This is for videotape owners who have lost their user's guide. It suggests ways to use the videotapes and includes information on focusing discussions, leading exercises, providing handouts, and preparing exam questions. (35 pages)Orozco, E., & Clark, S. J. (1997).
This curriculum focuses on factors that may lead to differential placement outcomes for children who have become dependents of the court, as the result of abuse and neglect, and have been placed with kin rather than in traditional foster homes. It is intended for use by child welfare faculty in California’s schools of social work or social welfare in both BSW and MSW programs and may be used in direct practice or Human Behavior and the Social Environment (HBSE) classes. In addition, the curriculum, or parts from it, may be used in workshops provided to line workers, supervisors, and/or managers by any of the public child welfare training academies in California or public child welfare agencies. The intent of this curriculum is to provide students and child welfare professionals with (a) background information on kinship care as an alternative to traditional foster care, (b) a brief review of the literature pertaining to the characteristics of dependent children in kinship care and their care providers, (c) opportunities to discuss beliefs about why kinship care is valuable (or not) and why it may or may not be successful, (d) demographic data pertaining to selected characteristics of children in kinship care and their care providers derived from a sample of California child welfare cases, (e) factors which may or may not be related to premature termination of kinship care placements, (f) caregiver perceptions of differential placement outcomes, (g) social worker perceptions of differential placement outcomes, and (h) opportunities to discuss how students and/or child welfare workers can decrease premature termination of kinship care placements. The curriculum is accompanied by a PowerPoint presentation containing key points from each module followed by one or more slides presenting an “active learning experience.” (78 pages) Chang, J., Liles, R., & Hoang, T. (2006).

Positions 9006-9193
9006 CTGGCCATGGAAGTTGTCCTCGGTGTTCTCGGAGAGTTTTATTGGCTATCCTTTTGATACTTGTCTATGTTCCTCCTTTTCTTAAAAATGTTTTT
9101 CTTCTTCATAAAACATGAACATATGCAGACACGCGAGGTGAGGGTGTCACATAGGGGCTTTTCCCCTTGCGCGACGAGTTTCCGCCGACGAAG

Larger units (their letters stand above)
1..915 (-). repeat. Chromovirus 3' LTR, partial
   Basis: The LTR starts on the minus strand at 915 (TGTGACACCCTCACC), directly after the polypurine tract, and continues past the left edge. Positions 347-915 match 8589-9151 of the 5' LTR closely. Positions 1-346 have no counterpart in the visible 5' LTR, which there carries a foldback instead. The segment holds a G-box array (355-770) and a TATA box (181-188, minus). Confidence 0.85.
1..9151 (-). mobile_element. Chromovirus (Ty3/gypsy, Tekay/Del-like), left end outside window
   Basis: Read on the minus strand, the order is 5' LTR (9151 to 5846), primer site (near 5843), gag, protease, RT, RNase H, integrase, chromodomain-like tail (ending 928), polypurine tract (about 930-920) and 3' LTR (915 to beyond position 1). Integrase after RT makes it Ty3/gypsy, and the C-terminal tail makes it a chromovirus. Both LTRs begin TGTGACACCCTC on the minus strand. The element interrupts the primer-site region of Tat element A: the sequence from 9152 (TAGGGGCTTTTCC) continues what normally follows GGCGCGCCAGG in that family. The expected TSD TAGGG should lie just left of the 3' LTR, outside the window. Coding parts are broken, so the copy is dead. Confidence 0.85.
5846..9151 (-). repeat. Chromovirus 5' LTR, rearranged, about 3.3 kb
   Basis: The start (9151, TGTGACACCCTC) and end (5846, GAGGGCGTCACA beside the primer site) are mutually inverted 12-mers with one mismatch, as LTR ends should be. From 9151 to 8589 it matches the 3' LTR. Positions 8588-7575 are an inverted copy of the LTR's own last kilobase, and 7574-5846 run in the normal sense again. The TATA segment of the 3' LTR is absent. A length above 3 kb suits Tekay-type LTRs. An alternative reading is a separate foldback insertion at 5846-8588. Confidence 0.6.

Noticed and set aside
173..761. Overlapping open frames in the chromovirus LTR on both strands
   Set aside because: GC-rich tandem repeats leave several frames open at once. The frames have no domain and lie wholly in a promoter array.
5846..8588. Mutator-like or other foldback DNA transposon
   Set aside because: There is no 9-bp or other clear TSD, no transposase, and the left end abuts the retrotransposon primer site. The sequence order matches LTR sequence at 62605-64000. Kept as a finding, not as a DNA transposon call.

This curriculum introduces the Family Group Decision Making (FGDM) model of working with families in child welfare and is based on a core belief that within families lies the wisdom to find solutions to protect their own children and resolve other issues of concern. The six modules cover the historical perspective of FGDM; models of FGDM; cultural competency; micro, mezzo, and macro level skills utilized in FGDM; practice; and outcome measures. In addition to lecture content, modules include instructional guides and suggestions, interactive exercises, topics for discussion, video and other resource suggestions, and a pre- and posttest instrument with answer sheet. An appendix of handouts, workshop evaluation form, references, and list of information sources and resources is included. (128 pages)Okamura, A., Quinnett, E. (2000).